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moratorium

[mawr-uh-tawr-ee-uh m, -tohr-, mor-] /ˌmɔr əˈtɔr i əm, -ˈtoʊr-, ˌmɒr-/
noun, plural moratoria
[mawr-uh-tawr-ee-uh, -tohr-, mor-] /ˌmɔr əˈtɔr i ə, -ˈtoʊr-, ˌmɒr-/ (Show IPA),
moratoriums.
1.
a suspension of activity:
a moratorium on the testing of nuclear weapons.
2.
a legally authorized period to delay payment of money due or the performance of some other legal obligation, as in an emergency.
3.
an authorized period of delay or waiting.
Origin
1870-1875
1870-75; < Neo-Latin, Late Latin morātōrium, noun use of neuter of morātōrius moratory
Dictionary.com Unabridged
Based on the Random House Dictionary, © Random House, Inc. 2014.
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Examples from the web for moratorium
  • The six-month moratorium is producing catastrophic results.
  • In 1986, the commission introduced a moratorium on all commercial hunting.
  • New Jersey currently has a moratorium on harvesting horseshoe crabs.
  • As a result, she's promised to put a moratorium on it.
  • No matter what the final judgment, there is consensus that the "moratorium from routine living" was worthwhile.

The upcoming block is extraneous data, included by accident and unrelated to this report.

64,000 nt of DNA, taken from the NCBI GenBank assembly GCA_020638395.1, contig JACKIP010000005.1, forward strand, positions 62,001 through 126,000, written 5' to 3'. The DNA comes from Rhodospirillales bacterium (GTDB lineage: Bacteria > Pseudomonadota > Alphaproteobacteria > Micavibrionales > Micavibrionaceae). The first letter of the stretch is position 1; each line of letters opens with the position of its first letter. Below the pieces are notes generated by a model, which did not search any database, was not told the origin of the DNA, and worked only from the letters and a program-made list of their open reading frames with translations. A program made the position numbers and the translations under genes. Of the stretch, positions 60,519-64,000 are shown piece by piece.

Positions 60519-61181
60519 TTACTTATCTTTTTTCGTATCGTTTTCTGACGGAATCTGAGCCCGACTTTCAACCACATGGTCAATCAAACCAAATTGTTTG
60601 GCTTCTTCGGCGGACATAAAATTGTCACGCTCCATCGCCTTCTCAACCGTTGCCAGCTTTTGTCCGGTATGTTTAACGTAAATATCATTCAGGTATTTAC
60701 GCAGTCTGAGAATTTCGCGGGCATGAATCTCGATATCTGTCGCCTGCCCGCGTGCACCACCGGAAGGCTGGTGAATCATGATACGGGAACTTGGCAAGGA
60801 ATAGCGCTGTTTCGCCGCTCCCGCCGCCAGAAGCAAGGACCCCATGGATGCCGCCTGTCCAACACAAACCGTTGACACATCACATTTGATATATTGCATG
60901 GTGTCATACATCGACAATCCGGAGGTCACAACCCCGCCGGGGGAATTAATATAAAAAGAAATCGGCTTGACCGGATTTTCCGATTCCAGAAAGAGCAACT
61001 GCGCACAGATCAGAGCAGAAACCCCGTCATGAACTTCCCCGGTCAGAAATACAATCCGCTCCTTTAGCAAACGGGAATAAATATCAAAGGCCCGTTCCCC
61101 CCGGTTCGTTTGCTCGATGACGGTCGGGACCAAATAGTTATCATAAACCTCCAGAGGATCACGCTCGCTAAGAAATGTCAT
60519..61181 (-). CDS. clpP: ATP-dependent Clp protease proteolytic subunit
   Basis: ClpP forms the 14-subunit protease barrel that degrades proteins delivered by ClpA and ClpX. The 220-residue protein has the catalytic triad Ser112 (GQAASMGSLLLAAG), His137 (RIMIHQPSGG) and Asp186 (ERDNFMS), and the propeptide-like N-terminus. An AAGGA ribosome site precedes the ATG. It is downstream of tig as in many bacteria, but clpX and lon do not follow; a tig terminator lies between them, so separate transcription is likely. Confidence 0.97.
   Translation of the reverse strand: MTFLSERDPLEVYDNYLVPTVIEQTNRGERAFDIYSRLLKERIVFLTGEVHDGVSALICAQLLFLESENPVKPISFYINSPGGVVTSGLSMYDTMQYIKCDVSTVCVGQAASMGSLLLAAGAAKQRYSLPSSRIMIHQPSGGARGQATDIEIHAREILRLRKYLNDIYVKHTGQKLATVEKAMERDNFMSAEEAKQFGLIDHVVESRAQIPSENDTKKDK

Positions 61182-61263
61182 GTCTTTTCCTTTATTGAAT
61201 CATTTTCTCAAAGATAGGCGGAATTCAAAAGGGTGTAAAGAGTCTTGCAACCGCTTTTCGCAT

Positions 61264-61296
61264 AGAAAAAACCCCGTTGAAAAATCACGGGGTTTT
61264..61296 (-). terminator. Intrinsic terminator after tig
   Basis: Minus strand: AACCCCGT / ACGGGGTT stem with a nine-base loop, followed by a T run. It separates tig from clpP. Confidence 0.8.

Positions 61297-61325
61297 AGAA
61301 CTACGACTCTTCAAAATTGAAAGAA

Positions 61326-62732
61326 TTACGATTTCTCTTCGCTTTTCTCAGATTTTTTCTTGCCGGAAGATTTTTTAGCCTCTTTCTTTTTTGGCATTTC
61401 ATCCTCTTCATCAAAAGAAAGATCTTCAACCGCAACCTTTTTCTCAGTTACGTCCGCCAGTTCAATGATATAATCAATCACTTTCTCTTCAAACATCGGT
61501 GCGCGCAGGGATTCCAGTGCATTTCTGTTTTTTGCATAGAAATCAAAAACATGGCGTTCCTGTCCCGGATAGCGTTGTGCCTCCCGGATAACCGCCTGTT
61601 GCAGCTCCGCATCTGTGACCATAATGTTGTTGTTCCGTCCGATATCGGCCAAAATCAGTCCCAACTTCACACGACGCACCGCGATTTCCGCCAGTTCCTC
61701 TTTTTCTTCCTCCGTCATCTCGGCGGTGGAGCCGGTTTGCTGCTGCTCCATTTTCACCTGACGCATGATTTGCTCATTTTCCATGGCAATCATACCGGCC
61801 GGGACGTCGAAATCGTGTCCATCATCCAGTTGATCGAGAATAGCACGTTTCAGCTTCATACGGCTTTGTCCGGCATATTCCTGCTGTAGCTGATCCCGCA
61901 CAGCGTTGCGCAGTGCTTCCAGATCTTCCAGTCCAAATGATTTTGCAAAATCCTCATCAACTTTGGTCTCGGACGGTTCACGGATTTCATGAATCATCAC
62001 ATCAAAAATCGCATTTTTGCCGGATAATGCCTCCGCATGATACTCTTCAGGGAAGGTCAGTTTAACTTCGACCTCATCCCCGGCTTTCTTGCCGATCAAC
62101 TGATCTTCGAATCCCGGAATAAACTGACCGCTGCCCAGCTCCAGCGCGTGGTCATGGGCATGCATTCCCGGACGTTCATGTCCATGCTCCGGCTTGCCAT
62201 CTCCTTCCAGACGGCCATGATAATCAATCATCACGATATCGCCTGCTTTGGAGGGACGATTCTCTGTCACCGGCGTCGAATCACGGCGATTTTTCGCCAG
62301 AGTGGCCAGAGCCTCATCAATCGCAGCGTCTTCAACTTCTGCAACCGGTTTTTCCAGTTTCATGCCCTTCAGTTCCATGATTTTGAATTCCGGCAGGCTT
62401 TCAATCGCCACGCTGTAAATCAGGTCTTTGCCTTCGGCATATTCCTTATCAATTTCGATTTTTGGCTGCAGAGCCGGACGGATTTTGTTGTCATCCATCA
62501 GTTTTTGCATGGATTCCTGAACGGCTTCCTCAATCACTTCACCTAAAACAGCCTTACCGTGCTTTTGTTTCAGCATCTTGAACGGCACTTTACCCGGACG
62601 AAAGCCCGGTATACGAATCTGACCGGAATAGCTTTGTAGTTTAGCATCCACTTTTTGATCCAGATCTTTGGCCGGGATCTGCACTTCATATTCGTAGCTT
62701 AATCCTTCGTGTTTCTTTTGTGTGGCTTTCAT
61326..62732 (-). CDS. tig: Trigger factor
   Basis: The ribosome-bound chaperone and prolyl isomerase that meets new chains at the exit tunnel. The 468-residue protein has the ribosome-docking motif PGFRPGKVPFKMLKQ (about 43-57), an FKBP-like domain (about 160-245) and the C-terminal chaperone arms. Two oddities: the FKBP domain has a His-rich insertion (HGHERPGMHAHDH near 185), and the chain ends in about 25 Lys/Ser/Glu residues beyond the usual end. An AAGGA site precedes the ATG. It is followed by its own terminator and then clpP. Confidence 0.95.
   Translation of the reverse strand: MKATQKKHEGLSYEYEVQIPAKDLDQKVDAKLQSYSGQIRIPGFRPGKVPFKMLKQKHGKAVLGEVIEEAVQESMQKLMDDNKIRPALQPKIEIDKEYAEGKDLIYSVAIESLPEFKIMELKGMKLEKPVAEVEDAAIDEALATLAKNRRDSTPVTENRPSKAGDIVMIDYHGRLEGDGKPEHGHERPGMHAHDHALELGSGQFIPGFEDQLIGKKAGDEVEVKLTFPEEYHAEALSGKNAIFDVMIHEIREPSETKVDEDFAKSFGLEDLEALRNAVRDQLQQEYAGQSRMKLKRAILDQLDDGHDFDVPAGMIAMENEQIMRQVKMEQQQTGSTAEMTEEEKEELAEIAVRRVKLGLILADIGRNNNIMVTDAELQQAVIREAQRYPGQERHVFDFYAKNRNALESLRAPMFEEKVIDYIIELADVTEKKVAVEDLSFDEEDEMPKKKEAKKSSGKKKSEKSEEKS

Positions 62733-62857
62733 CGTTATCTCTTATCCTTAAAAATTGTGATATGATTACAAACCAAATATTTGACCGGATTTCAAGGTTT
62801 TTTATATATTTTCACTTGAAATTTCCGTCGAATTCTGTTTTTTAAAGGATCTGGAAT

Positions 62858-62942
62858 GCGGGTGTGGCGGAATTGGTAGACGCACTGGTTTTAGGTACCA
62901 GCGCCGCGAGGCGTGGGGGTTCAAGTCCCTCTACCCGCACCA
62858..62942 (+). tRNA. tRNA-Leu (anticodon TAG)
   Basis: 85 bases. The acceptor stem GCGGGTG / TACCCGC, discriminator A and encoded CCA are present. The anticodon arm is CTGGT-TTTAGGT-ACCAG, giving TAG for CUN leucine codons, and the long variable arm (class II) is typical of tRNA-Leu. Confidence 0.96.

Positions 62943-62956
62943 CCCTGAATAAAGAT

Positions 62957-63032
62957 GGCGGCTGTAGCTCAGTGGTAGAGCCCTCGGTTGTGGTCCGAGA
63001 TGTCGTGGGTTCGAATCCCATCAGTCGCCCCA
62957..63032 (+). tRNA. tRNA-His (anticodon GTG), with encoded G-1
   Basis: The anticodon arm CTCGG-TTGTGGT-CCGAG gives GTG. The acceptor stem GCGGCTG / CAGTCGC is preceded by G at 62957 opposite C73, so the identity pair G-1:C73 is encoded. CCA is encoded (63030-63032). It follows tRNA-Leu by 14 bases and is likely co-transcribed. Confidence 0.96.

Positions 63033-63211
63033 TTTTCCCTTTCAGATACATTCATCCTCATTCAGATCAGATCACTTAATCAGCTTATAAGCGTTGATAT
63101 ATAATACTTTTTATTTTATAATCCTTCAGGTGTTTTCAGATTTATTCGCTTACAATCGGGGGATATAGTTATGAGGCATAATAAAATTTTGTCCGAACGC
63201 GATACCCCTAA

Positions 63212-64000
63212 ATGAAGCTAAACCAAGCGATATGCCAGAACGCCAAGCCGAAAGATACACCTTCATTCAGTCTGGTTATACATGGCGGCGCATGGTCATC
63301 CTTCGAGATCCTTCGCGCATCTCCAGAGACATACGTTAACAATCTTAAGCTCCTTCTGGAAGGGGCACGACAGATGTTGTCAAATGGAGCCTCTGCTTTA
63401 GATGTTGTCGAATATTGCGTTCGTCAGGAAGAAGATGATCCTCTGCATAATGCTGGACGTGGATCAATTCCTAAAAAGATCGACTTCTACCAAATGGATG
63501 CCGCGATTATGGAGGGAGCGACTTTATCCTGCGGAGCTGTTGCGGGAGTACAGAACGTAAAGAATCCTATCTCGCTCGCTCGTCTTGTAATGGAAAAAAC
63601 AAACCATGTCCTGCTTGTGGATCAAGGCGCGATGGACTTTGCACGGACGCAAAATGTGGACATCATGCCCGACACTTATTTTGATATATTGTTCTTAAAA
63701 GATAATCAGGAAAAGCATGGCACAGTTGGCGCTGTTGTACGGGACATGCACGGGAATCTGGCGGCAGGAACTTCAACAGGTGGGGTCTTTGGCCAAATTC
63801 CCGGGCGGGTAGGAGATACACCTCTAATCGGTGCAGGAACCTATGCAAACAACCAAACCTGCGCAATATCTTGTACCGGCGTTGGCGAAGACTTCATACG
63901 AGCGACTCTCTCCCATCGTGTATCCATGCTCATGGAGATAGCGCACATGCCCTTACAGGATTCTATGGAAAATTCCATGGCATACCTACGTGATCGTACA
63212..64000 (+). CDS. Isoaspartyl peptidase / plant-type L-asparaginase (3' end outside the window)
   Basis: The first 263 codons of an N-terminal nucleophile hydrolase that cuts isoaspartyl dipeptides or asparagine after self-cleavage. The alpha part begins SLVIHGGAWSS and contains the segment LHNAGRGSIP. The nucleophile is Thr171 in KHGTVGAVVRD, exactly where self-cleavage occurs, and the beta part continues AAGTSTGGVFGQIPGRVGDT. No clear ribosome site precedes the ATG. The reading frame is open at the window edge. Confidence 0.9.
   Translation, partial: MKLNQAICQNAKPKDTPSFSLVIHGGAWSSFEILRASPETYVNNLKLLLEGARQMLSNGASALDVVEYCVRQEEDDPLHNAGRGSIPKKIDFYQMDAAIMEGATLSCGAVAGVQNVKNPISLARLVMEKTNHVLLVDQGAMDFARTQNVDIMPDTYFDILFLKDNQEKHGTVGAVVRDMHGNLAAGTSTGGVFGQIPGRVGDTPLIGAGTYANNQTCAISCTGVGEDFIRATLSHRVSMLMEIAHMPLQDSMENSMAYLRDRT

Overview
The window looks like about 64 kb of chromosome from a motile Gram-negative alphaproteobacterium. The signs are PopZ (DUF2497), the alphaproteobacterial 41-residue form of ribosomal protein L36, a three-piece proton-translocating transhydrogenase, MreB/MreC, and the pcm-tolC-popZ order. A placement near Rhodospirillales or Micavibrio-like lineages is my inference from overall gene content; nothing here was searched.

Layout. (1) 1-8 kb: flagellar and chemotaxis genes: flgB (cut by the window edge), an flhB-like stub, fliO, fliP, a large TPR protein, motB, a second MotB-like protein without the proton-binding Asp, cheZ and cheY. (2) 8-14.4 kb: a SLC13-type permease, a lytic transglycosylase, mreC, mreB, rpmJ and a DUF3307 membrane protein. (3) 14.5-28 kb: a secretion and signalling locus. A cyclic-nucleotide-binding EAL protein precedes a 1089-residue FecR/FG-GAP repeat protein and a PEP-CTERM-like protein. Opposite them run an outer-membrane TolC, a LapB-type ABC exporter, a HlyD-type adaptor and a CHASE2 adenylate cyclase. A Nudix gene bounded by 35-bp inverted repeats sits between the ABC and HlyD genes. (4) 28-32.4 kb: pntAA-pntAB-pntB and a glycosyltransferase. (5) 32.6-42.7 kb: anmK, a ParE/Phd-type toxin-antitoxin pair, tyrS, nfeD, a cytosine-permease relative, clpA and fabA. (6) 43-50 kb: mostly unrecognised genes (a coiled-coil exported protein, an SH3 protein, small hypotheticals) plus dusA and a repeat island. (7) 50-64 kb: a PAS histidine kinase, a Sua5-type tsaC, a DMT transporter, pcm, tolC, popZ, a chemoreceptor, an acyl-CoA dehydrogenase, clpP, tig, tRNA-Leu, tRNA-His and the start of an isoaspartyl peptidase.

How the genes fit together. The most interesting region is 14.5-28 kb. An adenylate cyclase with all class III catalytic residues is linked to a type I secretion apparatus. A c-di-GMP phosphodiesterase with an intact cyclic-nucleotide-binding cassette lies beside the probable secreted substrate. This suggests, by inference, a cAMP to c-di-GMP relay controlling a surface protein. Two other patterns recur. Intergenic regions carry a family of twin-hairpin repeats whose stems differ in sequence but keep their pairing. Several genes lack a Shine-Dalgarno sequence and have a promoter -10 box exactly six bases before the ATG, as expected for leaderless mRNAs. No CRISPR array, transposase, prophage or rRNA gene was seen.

• But to fairly evaluate the moratorium, a broader prospective is necessary.
  • The federal government's moratorium on new deepwater drilling is very unpopular in the region.
  • In their letter they favor a moratorium rather than a permanent ban.
  • The justices never officially imposed a moratorium.
  • Moreover, the increase in revenues is due to a moratorium allowing past evaders to pay.
British Dictionary definitions for moratorium

moratorium

/ˌmɒrəˈtɔːrɪəm/
noun (pl) -ria (-rɪə), -riums
1.
a legally authorized postponement of the fulfilment of an obligation
2.
an agreed suspension of activity
Derived Forms
moratory (ˈmɒrətərɪ; -trɪ) adjective
Word Origin
C19: New Latin, from Late Latin morātōrius dilatory, from mora delay
Collins English Dictionary - Complete & Unabridged 2012 Digital Edition
© William Collins Sons & Co. Ltd. 1979, 1986 © HarperCollins
Publishers 1998, 2000, 2003, 2005, 2006, 2007, 2009, 2012
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Word Origin and History for moratorium
n.

1875, originally a legal term for "authorization to a debtor to postpone payment," from neuter of Late Latin moratorius "tending to delay," from Latin morari "to delay," from mora "pause, delay," from PIE *mere- "to hinder, delay." The word didn't come out of italics until 1914. General sense of "a postponement, deliberate temporary suspension" is first recorded 1932. Related: Moratorial.

Online Etymology Dictionary, © 2010 Douglas Harper
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moratorium in Culture
moratorium [(mawr-uh-tawr-ee-uhm)]

A period of delay agreed to by parties to a dispute or parties who are negotiating. A moratorium may also be an authorized delay in the repayment of a loan, especially by a nation (as in a moratorium on war debts).

The American Heritage® New Dictionary of Cultural Literacy, Third Edition
Copyright © 2005 by Houghton Mifflin Company.
Published by Houghton Mifflin Company. All rights reserved.
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